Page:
Mechanisms of human papillomavirus-induced malignancy


Session type:

Lawrence Banks1
1International Centre for Genetic Engineering and Biotechnology, Trieste, Italy


Human Papillomaviruses (HPVs) are the causative agents of a large number of human cancers, with cervical cancer being the most prevalent. Two viral oncoproteins, E6 and E7 directly contribute to the development of the malignancy and both proteins are required for the maintenance of the transformed phenotype. Therefore these viral oncoproteins represent ideal targets for therapeutic intervention.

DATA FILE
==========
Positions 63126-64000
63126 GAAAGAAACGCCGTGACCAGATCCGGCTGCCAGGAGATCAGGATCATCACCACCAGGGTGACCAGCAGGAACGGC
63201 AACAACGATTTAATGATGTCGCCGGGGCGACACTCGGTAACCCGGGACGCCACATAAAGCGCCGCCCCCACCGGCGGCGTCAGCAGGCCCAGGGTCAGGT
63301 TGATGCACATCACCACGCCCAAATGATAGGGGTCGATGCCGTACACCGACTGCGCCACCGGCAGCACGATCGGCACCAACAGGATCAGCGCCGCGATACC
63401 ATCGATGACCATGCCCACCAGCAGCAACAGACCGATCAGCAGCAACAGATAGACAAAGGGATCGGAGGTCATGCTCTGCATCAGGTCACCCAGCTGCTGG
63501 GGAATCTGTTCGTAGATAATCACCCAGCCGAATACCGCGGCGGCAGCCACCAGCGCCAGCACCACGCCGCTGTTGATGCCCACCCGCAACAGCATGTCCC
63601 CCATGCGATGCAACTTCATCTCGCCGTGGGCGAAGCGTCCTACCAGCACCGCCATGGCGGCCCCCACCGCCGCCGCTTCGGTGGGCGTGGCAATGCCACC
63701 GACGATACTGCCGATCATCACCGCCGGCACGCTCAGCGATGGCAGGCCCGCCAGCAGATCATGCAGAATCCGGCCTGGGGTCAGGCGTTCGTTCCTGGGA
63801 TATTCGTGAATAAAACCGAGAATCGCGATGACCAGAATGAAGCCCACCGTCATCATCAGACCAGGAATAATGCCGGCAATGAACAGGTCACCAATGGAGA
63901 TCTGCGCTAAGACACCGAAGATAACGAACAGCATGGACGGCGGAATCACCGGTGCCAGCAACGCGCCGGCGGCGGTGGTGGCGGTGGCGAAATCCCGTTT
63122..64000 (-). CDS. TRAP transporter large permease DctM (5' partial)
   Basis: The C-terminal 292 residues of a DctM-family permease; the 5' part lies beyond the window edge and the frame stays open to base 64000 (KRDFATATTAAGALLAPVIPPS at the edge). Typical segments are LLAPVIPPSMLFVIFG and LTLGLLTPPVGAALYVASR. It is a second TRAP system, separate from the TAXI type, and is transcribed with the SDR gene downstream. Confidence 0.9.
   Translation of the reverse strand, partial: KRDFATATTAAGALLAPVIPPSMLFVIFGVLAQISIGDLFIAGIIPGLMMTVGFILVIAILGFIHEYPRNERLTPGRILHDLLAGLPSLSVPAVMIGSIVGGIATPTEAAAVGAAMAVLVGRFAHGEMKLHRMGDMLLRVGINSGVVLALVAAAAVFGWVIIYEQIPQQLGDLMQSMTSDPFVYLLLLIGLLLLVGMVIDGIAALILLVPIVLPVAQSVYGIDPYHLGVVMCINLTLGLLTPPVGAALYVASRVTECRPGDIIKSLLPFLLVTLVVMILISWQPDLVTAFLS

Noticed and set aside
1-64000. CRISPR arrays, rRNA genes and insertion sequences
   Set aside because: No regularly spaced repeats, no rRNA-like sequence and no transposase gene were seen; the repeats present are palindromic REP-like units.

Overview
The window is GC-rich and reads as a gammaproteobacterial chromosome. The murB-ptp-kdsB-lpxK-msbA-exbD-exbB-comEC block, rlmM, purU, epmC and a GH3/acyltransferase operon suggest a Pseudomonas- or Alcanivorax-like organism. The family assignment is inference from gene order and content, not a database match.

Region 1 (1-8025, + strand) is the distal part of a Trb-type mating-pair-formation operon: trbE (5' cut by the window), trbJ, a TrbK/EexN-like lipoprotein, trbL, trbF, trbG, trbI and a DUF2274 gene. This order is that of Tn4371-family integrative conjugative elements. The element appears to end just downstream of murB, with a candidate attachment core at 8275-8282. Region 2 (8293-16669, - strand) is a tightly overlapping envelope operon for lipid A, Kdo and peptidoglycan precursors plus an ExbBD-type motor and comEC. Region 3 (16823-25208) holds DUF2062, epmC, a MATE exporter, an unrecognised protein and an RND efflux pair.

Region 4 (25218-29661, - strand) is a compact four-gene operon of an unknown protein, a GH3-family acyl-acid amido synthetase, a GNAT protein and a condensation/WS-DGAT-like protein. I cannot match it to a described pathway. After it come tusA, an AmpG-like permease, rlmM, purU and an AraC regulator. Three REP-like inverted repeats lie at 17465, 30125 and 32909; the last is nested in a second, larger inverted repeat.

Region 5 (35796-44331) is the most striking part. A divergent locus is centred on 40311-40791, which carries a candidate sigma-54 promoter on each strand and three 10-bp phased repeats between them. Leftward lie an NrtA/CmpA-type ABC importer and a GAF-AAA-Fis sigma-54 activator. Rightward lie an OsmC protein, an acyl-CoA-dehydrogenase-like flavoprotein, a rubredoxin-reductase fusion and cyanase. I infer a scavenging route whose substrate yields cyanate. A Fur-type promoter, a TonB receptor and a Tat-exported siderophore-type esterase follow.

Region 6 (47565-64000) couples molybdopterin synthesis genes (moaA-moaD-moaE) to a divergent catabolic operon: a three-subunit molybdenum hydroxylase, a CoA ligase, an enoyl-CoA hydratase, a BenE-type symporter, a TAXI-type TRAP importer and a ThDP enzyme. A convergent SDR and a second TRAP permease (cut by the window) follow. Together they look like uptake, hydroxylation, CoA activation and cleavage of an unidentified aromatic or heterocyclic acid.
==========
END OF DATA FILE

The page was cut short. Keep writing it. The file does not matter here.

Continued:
Much is known about the mechanisms by which the viral oncoproteins drive tumourigenesis. This involves perturbation of diverse cellular regulatory pathways, including cell cycle control and inhibition of apoptosis. A great deal of effort has been placed in understanding why only a small subset of HPV types, so-called ‘high risk' viruses cause cancer, whilst ‘low risk' virus types do not. One unique molecular marker of the high-risk virus E6 protein is its capacity to target cellular PDZ domain containing proteins. Many of these proteins are involved in the regulation of cell signaling pathways and have also been implicated in the control of cell polarity. The three most well-characterised PDZ targets of E6 are Discs Large (Dlg), Scribble (Scrib) and MAGI-1, although many others have also been reported. We have been interested in dissecting which of these substrates are true in vivo targets of the different HPV E6 oncoproteins, whilst also aiming to uncover what roles these proteins may play both in the development of malignancy and also in the context of the normal viral life cycle. Data will be presented implicating Scrib as being an inhibitor of cell invasion, whilst Dlg regulates the susceptibility of cells to undergo anoikis. Using structural data on the E6-PDZ recognition coupled with substrate modification, we provide compelling evidence that inhibition of some of these E6-PDZ interactions has therapeutic potential. Furthermore we can begin to answer questions about why these proteins are targeted by the virus, both during the viral life cycle and during the development of malignancy.